Ms. Lynda Toussaint, Chief Executive Officer of Unjani Clinics, said that ensuring affordable, quality primary healthcare services is a primary focus. “The Unjani initiative, which currently has 84 clinics operating nationally in low-income areas and records around 55,000 consults monthly, directly aligns with SDGs 3, 5, 8 and 17,” she noted.
These goals respectively advance good health and well-being, gender equality, decent work, economic growth and partnerships.
Mr. Tomas Sales, the UNDP Special Advisor on Private Sector and SDG Finance, pointed out that there are great opportunities for investment in the country’s healthcare sector. “This is especially in light of the pandemic. There is increased private sector interest and there are several listings on the stock market, which proves the potential and dynamism for even greater private sector investment.”
Sales highlighted the following areas of interest for investors:
· Mid-fee healthcare facilities
· Modular medical facilities
· Digital healthcare platforms, and
· Healthcare professional training centres
With private healthcare unaffordable for the majority of South Africans, Sales said, “Eighty-four per cent of the population rely on public healthcare, which is beyond its capacity. There is growing market value with an estimated US$37 billion by 2022 and US$47.1 billion by 2027.”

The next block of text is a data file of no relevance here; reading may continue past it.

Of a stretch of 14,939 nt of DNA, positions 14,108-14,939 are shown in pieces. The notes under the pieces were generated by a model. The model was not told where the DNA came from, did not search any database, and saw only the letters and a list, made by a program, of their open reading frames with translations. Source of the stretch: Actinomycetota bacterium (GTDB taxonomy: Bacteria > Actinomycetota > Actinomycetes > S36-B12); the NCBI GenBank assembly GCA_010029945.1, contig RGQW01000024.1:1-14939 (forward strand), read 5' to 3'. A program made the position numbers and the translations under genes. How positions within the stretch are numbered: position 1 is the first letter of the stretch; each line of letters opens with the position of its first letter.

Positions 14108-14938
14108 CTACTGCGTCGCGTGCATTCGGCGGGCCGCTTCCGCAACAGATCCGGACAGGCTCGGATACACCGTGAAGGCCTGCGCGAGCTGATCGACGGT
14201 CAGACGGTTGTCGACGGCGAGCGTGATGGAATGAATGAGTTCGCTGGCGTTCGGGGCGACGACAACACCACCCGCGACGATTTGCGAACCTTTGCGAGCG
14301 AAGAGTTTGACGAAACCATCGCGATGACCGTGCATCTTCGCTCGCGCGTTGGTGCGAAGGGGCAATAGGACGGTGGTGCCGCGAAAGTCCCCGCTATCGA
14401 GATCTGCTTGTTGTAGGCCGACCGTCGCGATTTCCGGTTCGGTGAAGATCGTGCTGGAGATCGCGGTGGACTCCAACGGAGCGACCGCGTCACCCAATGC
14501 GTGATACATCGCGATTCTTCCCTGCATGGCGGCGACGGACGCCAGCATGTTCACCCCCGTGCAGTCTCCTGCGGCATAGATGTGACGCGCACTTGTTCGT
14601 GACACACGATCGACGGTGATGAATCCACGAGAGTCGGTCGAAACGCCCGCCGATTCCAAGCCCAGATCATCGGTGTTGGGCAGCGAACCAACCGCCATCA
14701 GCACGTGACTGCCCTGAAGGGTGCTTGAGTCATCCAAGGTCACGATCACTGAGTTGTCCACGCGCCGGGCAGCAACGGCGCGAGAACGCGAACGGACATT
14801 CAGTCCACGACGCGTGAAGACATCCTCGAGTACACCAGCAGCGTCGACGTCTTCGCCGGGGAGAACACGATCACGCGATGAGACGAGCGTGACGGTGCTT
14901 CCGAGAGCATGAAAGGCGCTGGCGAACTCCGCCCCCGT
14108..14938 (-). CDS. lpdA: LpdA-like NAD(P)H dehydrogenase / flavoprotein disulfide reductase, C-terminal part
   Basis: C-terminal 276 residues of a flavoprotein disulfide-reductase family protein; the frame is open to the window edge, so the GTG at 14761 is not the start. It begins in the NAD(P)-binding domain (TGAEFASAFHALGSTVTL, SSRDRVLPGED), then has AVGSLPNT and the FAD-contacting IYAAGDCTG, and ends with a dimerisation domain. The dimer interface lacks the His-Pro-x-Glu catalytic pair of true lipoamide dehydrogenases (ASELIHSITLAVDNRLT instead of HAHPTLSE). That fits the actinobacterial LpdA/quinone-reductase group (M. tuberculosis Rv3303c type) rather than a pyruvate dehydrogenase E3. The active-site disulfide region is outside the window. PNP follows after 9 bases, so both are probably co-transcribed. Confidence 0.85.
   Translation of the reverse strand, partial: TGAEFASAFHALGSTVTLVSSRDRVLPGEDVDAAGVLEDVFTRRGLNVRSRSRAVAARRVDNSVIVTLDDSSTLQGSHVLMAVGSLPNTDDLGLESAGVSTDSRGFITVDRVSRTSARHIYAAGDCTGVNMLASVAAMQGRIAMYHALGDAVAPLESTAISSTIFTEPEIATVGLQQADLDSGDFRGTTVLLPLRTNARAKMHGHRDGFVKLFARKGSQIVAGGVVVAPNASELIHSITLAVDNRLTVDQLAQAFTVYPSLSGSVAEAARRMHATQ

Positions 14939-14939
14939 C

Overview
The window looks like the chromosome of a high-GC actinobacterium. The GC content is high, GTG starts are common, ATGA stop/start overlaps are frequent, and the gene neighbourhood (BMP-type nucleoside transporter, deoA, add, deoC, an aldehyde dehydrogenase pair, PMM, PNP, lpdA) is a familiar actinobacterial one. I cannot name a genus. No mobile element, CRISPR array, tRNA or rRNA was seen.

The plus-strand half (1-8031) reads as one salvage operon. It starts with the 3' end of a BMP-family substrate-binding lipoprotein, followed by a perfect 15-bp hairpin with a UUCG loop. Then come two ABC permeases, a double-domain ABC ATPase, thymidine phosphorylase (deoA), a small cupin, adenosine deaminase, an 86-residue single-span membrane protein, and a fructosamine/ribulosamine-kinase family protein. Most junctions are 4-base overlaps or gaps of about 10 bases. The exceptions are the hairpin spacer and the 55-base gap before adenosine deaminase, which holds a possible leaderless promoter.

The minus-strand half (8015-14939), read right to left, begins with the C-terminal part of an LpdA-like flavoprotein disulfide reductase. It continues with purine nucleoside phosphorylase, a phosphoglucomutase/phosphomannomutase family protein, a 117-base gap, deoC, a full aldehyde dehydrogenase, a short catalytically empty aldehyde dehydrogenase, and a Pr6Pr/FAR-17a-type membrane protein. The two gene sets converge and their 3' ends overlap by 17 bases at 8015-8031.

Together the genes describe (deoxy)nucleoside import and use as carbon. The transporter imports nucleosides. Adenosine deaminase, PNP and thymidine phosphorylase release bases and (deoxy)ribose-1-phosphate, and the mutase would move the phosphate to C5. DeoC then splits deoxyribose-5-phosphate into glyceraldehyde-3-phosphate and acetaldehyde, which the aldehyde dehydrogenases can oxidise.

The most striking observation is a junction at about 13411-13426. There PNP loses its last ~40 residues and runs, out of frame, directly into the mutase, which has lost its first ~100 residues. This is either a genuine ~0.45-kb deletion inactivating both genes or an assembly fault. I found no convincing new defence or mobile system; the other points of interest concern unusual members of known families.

Presenting on behalf of Grow Educare Centres for early childhood development, CEO and co-founder, Trace Chambers, said their primary focus is to ensure that every child has accessible and affordable quality education. “Currently, South Africa’s education system is not properly serving its children and more than 50 per cent of children do not complete their schooling.”
Ms. Trudi Makhaya, Special Economic Advisor to President Cyril Ramaphosa, said the government of South Africa has stressed the importance of sustainable investment in the country’s growth and development, and is working with multilateral and private sector investors to enhance the investment environment.
She noted the continued excellent working relationship with many Japanese companies based in South Africa. “We do believe that our engagement in the Tokyo International Conference on African Development (TICAD7) two years back, further cemented these critical business relationships.”
In leading the development of the South African SDG Investor Map, including identifying some 30 sustainable investment opportunities, UNDP has made an important contribution towards solving this problem. “A robust and credible sustainable investment framework allows investors to better assess opportunities and measure risk, reward and impact,” said Mkhaya.
Dr. Ayodele Odusola, UNDP Resident Representative in South Africa, assured participants that as co-organiser of TICAD, UNDP will continue to work toward greater and innovative partnerships with the private sector in South Africa and Japan. This, he noted, can strengthen socio-economic inclusivity and sustainable development in South Africa.
“As such, we call upon Japanese business partners to take a proactive role and show leadership, including the design and delivery of business models for greater access and affordability of basic services, especially in the areas of health, education and infrastructure,” Odusola said.
Participants to the seminar were interested in further dialogues and networking in specific impact areas, particularly infrastructure, agriculture, education, and healthcare. UNDP will facilitate follow-up discussions and networking among public and private entities to accelerate quality investments towards sustainable growth in South Africa.